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Emergency management is dealing with and avoiding disasters. Disasters can be natural, such as: earthquakes, floods, and severe storms, or manmade such as: major transportation accidents, fires, and terrorism. Regardless of the cause of the disaster, emergency management is intended to be comprehensive to prepare for, to mitigate against, to respond to and recover from any disaster.

There are four phases of emergency management that make up the “emergency life cycle”: mitigation, preparedness, response, and recovery. These phases represent the various elements of a disaster. All phases are interconnected and everyone has responsibilities in all four phases.

Here are some examples of the roles of residents and business in these phases. For your reference, more information on these four phases are provided on this webpage.

  1. Mitigation and Prevention: Reducing long-term risk to life and property
    Residents: Replacing wood shingle roofs to a flame retardant roof.
    Business: Properly storing chemicals, securing equipment.
  2. Preparedness: The activities done before a disaster; such as training, planning, and community education and exercises.
    Residents - Creating emergency supply kits and plans.
    Business - Creating emergency and business continuity plans.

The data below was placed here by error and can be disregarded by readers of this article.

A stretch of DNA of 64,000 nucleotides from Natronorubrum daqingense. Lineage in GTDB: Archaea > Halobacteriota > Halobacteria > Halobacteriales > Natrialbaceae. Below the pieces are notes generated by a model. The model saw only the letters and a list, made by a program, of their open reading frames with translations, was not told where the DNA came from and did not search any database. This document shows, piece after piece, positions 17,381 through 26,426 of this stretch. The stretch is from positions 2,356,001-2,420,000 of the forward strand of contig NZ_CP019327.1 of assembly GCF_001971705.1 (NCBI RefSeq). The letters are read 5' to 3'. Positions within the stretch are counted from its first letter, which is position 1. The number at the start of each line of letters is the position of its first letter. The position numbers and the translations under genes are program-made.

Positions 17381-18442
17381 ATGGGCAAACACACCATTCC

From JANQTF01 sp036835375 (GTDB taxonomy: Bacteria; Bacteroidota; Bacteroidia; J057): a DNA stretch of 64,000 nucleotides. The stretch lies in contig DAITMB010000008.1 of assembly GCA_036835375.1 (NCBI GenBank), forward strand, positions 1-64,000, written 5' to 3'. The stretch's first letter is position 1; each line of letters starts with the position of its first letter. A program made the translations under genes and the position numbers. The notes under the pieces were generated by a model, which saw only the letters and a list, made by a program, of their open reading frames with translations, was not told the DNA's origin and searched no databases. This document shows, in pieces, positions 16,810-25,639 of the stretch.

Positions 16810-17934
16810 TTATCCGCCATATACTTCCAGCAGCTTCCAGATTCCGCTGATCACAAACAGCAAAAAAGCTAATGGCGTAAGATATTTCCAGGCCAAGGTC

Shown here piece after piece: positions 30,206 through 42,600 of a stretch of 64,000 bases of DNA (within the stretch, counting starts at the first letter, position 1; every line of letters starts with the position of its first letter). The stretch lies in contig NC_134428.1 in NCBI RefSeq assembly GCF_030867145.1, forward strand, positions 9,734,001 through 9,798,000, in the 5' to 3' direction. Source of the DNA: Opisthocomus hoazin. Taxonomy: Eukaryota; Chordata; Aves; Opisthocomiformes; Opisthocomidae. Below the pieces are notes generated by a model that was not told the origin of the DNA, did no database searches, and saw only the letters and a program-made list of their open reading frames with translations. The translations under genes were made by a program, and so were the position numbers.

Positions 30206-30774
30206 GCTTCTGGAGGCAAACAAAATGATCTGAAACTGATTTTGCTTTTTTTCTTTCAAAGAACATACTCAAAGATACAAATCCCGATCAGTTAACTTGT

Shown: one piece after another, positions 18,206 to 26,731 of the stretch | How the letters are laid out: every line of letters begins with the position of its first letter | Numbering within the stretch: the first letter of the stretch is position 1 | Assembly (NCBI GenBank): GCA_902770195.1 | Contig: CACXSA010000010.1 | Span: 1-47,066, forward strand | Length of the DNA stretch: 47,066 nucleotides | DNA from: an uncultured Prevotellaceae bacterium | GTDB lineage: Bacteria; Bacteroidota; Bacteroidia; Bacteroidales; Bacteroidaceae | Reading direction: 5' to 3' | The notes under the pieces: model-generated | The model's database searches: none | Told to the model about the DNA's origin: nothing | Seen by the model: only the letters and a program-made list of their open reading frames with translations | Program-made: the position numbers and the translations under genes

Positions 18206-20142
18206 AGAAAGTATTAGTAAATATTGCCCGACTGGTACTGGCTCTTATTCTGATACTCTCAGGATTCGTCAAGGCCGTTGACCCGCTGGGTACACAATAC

3. Response: Actions taken to save lives and property during an emergency.
    Residents and Business - Learn CPR and first-aid.
  4. Recovery: Cleanup and restoration of activities to return to normal.
    Residents and Business - Keep insurance coverage insurance and follow emergency plans.

Generally, all disasters and emergencies begin and end at the local level. This means that local governments are usually first to respond to a disaster or emergency and are affected most by disasters and emergencies. This is why it is important for you as a business or resident to prepare for disasters and emergencies. Please look at the other emergency management pages. The information on these webpages can help you in your preparedness efforts.

The City of Seal Beachh emergency management program works in coordination with all City Departments to strengthen the City’s ability to prepare for, to mitigate against, to respond to and recover from any disaster.Avariety of activities, programs and projects designed to enhance the City's preparedness are conducted regularly such as trainings, drills and disaster exercises. Should you have any additional questions, please contact the Emergency Management Bureau at (562) 799-4100 X 1145.

City of Seal Beach Hazard Mitigation Plan Renewal

The City of Seal Beach is updating its Hazard Mitigation Plan (HMP) and we would like to hear from you! 

The Disaster Mitigation Act of 2000 requires that local governments, as a condition of receiving federal disaster mitigation funds, have a mitigation plan that describes the process for identifying hazards, risks and vulnerabilities, identifies and prioritizes mitigation actions, encourages the development of official mitigation and provide technical support for those efforts. This mitigation plan serves to meet those requirements.

This plan will be designed to assist the City in reducing risk from hazards by identifying resources, information, and strategies for risk reduction, while helping to guide and coordinate mitigation activities throughout the City.